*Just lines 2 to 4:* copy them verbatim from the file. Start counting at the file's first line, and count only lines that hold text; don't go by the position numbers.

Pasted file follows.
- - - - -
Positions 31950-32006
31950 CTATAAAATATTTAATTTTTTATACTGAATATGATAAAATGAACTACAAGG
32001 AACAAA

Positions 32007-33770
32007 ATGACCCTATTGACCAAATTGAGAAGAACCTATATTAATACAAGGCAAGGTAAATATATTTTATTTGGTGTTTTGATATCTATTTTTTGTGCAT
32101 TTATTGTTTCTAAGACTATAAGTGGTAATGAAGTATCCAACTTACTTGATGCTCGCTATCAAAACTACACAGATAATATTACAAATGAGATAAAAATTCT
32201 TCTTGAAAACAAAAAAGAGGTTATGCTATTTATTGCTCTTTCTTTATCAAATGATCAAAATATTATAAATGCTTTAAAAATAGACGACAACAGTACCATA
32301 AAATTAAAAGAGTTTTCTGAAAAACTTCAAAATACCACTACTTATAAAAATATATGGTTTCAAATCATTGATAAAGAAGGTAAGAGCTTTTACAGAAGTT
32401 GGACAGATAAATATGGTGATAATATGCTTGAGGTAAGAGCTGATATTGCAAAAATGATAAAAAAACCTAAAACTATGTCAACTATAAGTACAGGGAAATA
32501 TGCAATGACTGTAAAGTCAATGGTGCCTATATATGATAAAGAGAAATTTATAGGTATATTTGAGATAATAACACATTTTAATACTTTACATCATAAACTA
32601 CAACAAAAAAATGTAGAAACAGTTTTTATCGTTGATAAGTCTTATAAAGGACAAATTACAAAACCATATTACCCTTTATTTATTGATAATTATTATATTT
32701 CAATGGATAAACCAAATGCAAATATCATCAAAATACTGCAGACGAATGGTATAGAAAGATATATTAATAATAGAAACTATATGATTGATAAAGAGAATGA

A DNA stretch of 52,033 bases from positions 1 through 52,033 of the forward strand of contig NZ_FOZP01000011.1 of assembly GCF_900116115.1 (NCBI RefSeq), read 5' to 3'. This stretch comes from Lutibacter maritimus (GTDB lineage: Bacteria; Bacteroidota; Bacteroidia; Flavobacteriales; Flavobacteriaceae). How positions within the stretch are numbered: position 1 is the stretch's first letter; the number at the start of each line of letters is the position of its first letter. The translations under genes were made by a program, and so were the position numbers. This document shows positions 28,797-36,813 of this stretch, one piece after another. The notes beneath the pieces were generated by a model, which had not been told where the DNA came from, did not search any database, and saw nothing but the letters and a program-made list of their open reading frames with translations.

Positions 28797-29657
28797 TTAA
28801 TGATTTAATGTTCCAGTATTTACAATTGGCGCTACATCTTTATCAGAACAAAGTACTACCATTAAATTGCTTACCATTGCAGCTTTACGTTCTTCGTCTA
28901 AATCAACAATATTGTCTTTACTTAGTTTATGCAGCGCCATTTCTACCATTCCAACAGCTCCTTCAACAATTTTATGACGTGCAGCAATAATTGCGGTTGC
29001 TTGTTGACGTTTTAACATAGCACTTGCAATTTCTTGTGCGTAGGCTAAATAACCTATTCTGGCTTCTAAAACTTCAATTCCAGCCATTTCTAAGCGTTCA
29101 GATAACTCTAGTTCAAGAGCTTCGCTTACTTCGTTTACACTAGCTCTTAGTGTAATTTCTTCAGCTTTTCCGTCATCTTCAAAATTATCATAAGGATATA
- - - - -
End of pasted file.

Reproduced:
31950 CTATAAAATATTTAATTTTTTATACTGAATATGATAAAATGAACTACAAGG
32001 AACAAA

Positions 32007-33770